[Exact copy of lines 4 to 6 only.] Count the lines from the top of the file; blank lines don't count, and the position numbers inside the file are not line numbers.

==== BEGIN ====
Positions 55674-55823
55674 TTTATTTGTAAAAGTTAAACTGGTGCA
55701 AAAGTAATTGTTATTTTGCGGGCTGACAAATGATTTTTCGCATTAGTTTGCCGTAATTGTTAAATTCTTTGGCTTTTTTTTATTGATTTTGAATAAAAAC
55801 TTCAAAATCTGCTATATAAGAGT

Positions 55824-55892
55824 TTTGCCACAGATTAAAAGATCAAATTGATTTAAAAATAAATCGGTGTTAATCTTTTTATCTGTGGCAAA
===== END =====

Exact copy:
55801 TTCAAAATCTGCTATATAAGAGT

Positions 55824-55892
55824 TTTGCCACAGATTAAAAGATCAAATTGATTTAAAAATAAATCGGTGTTAATCTTTTTATCTGTGGCAAA